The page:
As I walk to the lake this morning, I see some mushrooms near the trail — a testimony to the recent rains and the season moving on.
At the edge of the woods, I note that raspberries and blueberries have become ripe. They both contribute to my breakfast on this clear July day.
In the dew, spiderwebs are easy to see. In recent weeks, these snares have become more numerous and larger as the spiders grow in summer. I have seen that spiders tend to be larger during hot weather. Apparently, they find more food in these conditions.
Arriving at the lake, I watch the local loon pair with their young chick. While the adults dive, the little fluff stays on the surface. Again, there is more happening at the lake.
From along the shore comes two sounds of the season: “knock-knock” calls of mink frogs and plucking sounds made by green frogs. Both of these frogs are summer breeders and mark the end of anuran (frogs and toads) reproductive time. Laying eggs late in the season here, their tadpoles are able to winter in this large body of water, reaching maturity next year.
It’s been a tough time for some of the frogs that were breeding early in the spring: wood frogs in mid- to late April, chorus frogs in mid-April to mid-May, and spring peepers in mid-April to late May.
Many vernal ponds that appeared so full of water and ample for frog breeding in spring could not handle the arid conditions of the next couple months and dried up. No water in the vernal ponds means no sites for tadpoles to grow. Fortunately, not all ponds had this harmful happening.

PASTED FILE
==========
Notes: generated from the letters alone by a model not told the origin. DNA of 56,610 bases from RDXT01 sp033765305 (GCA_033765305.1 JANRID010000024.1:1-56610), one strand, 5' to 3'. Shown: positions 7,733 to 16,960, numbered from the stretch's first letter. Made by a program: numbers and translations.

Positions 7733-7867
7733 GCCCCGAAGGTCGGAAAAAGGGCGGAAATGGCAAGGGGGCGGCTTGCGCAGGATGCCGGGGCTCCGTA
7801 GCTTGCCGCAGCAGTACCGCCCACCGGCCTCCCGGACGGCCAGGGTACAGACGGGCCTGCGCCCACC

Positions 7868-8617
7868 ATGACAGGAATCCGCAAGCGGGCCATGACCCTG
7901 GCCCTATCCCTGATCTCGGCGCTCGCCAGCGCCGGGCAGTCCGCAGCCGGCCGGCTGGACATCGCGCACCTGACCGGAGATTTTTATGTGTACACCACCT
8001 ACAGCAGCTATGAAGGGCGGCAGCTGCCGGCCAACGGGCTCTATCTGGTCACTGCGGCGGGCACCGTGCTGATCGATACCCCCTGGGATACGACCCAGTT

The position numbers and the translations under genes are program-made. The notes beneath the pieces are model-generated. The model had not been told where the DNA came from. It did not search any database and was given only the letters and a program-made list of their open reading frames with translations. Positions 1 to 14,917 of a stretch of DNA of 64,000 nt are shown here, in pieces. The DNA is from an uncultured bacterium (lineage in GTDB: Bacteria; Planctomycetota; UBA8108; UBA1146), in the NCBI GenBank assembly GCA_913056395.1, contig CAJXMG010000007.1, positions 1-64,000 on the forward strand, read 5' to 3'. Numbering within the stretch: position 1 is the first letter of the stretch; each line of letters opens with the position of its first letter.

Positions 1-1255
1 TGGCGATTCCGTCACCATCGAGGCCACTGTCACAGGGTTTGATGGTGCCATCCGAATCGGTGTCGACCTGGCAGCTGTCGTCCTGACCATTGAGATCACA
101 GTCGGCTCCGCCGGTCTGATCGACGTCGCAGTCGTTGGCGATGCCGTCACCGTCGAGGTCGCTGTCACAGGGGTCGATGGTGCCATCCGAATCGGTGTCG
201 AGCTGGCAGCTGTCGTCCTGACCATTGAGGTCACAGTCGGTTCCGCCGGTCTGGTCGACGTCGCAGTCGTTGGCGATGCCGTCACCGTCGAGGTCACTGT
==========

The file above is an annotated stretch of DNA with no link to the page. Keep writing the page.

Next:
Leaving the lake and taking the path through the woods to the yard, I see that there were many successful products of the season. This region has an abundance of tiny toads. Minute versions of adults, these very young toads are barely a half-inch long. Seeing them in this setting is a regular occurrence of late July.
This year, it is also a very welcome sight; it tells me that some toads found safe places to breed and despite the dryness of May and June, they were able to develop.
American toads have a short breeding period, usually less than a week. This year, I noted this time to be May 20-30. During this lively week, male high-pitch trills punctuated landscapes surrounding the wetlands and seemed to be heard any hour day or night. As I see now in midsummer, they apparently have chosen well to lay their eggs, mostly avoiding drying ponds.
Unlike frogs that place eggs in masses of jelly, toads string theirs in the water. The larvae quickly develop within and the dark tadpoles scatter in the shallows. Here, they feed on algae and grow so rapidly that they are able to leave the water in less than two months.
During their development, they grow legs — hind ones first, front ones later. They grow lungs for breathing in their new terrestrial lives and no longer need gills. And one day, they go from wetland homes as metamorphosed tiny toads.
With rough skin, they keep from desiccating as they move through the woods and yards. They find food in the myriad insects that live here, but they also can become meals for other predators.
It is a good sight on a hot July day to see numerous tiny toads after a dry May and June.